On International Women's Day, amidst Pope Francis's visit to Iraq, we caught up with the Mayor of Alqosh, Lara Youssif Zara. We talked about what it means to increase women's political participation and her vision to support the people of Iraq return safely to their homes.
Perched atop a hill, the quaint sub-district of Alqosh has a history that spans over three millennia. It is home to diverse ethnic and religious groups, from Christians and Shabaks to Yezidis and Muslims.
For the past four years, Lara Youssif Zara, originally from Baghdad, has been the mayor of the sub-district. Being the first female mayor in the region is seen as a massive stride forward for Iraqi women in their pursuit of gender parity.
Lara strongly advocates for including more women in all aspects of life. “We need more women in decision-making roles to ensure gender equality across the board,” Lara says from behind the large wooden desk in her office. “I was fortunate to have been brought up in an empowering environment that enabled me to map out a political career for myself.”
According to Lara, engaging more women will result in better accountability for them. But she also recognizes that Iraq is far from realizing this dream. For instance, a 2020 report by the United Nations Assistance Mission for Iraq (UNAMI) and the United Nations Economic and Social Commission for Western Asia (ESCWA) ranked Iraq 70th globally in terms of women’s representation in parliament. "I hope to lead by example," she says with a smile.
For the thirty-nine-year-old leader, it has been an uphill climb to win the trust of Alqosh's residents. "In the beginning, when I joined the office, it was difficult. The society had not witnessed a woman lead before and they were not receptive. Nevertheless, with complete support from my family, I have over the last four years won their hearts and minds by showing what I can do for them," shares Lara.
In 2014, ISIL came close to Alqosh, threatening its people to leave the region. Still, many of them, especially young people and women, risked their lives to stay and protect their homes. Amongst them was Lara. She recalls, "I was born in this land, Iraq is my home, and I belong here. It has not been easy to live in conflict and uncertainty. I decided to face the challenges head-on and conquer them instead." She hopes to do her part to make Iraq safer for people to return and feel at home regardless of their ethnic or religious background.
During the conflict, over 50 Assyrian families from Mosul and Baghdad fled to Alqosh for safety. An estimated 4,600 people currently call the town home. During her tenure as mayor, Lara has focused on developing the 42 villages under the Alqosh sub-district by building homes and a courthouse, connecting key roads and utilizing fertile lands to create livelihood opportunities for its people. On her plans as the mayor, she says, "I am working to build a large highway so that we can increase our trade within the governates, along with opening a maternity ward."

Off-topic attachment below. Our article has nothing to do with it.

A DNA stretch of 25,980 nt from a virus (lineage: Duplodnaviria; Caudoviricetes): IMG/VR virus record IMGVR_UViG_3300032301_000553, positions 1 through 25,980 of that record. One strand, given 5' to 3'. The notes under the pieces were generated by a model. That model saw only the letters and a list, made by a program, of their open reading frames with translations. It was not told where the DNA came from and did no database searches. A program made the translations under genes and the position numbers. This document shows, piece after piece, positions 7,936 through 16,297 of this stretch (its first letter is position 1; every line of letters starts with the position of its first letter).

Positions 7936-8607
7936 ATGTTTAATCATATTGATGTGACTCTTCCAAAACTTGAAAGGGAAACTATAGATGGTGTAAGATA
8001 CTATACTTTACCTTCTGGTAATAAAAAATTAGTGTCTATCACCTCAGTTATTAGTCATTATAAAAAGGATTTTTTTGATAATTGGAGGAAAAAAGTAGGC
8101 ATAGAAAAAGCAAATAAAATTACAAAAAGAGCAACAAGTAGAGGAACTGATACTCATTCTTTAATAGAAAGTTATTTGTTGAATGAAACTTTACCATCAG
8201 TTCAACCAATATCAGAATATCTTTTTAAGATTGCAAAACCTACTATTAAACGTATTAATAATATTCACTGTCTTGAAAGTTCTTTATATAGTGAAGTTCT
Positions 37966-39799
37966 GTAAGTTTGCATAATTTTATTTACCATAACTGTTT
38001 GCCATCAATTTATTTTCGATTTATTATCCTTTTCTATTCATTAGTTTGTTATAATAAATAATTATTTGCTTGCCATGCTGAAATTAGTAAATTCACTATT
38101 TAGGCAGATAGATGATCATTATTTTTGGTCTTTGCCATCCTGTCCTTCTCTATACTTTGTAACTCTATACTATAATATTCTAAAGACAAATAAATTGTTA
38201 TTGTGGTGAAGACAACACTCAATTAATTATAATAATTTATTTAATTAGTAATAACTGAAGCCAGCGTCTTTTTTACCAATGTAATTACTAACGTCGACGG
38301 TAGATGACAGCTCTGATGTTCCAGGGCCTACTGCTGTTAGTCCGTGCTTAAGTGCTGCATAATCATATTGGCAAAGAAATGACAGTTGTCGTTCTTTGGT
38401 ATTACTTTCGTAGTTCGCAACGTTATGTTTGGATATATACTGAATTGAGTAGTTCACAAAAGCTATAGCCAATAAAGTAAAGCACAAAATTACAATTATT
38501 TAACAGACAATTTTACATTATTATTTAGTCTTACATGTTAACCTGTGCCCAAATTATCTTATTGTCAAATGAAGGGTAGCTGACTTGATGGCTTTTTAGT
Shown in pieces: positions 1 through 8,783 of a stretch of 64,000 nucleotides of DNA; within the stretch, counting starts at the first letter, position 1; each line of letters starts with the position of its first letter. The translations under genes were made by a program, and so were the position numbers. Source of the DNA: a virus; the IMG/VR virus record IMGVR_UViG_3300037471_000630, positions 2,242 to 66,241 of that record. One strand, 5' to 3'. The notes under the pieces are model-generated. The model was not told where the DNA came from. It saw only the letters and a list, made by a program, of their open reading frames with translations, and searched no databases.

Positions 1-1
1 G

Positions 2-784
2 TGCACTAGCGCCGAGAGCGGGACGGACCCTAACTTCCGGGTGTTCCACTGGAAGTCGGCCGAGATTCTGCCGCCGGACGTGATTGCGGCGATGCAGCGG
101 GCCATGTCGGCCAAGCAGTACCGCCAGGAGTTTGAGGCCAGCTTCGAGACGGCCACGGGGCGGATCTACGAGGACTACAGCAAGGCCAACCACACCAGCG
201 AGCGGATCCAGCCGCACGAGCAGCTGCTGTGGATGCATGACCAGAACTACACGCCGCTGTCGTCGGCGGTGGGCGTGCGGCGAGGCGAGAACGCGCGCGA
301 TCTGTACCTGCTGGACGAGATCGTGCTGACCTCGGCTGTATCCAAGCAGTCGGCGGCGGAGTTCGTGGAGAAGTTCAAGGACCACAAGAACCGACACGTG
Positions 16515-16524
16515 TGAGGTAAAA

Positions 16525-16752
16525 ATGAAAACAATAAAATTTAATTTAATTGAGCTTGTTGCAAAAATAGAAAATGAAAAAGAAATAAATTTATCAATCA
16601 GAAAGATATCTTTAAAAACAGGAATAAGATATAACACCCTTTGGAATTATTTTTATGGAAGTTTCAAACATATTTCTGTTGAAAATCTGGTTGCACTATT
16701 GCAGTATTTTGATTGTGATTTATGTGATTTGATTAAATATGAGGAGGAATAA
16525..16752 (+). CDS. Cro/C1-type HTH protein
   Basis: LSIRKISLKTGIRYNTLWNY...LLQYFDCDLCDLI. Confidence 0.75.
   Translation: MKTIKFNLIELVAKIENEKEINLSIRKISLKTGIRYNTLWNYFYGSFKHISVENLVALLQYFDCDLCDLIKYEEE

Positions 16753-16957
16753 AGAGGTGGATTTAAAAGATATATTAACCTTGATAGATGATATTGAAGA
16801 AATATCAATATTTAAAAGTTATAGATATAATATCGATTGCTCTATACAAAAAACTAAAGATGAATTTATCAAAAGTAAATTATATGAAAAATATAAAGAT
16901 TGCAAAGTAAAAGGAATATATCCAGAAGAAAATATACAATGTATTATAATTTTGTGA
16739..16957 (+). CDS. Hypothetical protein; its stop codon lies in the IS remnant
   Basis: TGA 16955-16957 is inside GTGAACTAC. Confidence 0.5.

Lara has a clear vision for Alqosh. She wants to build the region into a flourishing and safe space for her citizens. "I want to work with more women, especially from female-headed households, to create sustainable livelihood opportunities through skill development and quality education," she says.
UNDP’s stabilization programme supports the people of Alqosh by rehabilitating infrastructure for key public services such as the courthouse, public health centre and civil status building. The programme has also supported the full-scale rehabilitation of educational institutions such as the Alqosh Secondary School and Alqosh Kindergarten.
This has been possible thanks to the commitment, cooperation and generous contributions of partners such as the United States Agency for International Development (USAID).
Lara wants to pass the baton at the end of her five-year tenure as mayor to create more space for young people, especially women, to take on leadership positions. Lara strongly believes in an inclusive approach to building Iraq back from the years of conflict the country has endured.
Echoing the call of leaders and concerned citizens like Lara, Pope Francis made a four-day visit to Iraq calling for an end to violence and increasing the role of minority communities with full rights, freedoms and responsibilities. Three years after liberation from ISIL, this comes at a pivotal period in Iraq, with more than a million Iraqis still displaced.
Responding to this growing need, UNDP continues to work alongside the Government of Iraq and its people to create the necessary conditions for safe and dignified returns, with a greater focus on leaving no one behind. Reaffirming our commitment, UNDP Resident Representative Zena Ali Ahmad also met with key religious leaders in February to discuss an inclusive approach to stabilization and development priorities for the region.